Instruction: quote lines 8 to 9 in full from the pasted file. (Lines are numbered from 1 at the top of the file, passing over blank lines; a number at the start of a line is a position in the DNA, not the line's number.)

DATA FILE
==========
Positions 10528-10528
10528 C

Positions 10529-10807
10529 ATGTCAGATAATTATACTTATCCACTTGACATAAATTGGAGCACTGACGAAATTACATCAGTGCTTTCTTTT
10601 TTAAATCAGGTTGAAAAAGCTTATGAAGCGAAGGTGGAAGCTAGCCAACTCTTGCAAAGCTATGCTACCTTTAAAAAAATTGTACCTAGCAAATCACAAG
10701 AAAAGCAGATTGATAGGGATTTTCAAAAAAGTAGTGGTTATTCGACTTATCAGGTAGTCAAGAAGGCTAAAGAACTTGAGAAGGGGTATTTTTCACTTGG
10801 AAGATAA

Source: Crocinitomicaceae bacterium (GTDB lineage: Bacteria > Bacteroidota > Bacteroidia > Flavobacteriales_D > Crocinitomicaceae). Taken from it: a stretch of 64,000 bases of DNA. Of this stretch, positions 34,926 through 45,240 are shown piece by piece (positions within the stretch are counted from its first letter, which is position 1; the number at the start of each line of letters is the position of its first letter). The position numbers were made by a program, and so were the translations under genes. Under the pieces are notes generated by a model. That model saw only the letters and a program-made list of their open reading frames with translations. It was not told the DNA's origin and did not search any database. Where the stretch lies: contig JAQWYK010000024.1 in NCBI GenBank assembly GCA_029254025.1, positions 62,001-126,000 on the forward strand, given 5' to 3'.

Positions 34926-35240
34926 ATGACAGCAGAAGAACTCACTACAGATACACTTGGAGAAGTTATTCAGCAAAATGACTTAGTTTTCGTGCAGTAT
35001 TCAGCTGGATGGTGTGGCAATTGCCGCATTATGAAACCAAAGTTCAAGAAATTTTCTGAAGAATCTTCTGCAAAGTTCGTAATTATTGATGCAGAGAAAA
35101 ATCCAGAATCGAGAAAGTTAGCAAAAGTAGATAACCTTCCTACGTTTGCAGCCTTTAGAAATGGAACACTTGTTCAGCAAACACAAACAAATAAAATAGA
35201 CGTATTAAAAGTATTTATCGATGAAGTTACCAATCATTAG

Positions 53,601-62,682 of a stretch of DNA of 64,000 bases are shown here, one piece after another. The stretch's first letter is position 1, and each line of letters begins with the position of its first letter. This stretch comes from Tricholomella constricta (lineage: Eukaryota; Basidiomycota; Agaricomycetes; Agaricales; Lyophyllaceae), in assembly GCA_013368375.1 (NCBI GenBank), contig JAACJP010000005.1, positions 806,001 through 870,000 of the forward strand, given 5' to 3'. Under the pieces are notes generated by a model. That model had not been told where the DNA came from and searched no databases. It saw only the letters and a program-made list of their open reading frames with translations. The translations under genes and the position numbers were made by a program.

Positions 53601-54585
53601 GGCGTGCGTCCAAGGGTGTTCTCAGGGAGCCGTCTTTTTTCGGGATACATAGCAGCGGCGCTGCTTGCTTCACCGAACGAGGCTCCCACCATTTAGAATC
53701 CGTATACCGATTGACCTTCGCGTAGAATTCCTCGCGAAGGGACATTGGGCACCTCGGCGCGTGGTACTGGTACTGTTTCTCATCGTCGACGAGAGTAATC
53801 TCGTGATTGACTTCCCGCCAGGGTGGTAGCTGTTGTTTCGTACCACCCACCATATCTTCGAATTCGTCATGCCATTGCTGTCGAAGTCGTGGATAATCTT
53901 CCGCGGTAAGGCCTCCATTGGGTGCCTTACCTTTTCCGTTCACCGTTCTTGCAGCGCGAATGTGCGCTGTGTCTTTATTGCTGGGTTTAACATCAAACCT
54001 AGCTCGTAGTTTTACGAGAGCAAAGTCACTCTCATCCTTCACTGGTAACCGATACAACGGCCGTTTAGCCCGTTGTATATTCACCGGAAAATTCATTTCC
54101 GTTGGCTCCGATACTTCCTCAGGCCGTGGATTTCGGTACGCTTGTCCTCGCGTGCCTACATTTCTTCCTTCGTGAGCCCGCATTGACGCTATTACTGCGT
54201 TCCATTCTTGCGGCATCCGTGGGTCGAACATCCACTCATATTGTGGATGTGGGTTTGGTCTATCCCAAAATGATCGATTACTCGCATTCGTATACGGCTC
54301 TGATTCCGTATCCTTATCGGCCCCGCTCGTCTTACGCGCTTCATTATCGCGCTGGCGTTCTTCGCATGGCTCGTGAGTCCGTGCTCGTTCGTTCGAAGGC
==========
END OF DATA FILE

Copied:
Source: Crocinitomicaceae bacterium (GTDB lineage: Bacteria > Bacteroidota > Bacteroidia > Flavobacteriales_D > Crocinitomicaceae). Taken from it: a stretch of 64,000 bases of DNA. Of this stretch, positions 34,926 through 45,240 are shown piece by piece (positions within the stretch are counted from its first letter, which is position 1; the number at the start of each line of letters is the position of its first letter). The position numbers were made by a program, and so were the translations under genes. Under the pieces are notes generated by a model. That model saw only the letters and a program-made list of their open reading frames with translations. It was not told the DNA's origin and did not search any database. Where the stretch lies: contig JAQWYK010000024.1 in NCBI GenBank assembly GCA_029254025.1, positions 62,001-126,000 on the forward strand, given 5' to 3'.

Positions 34926-35240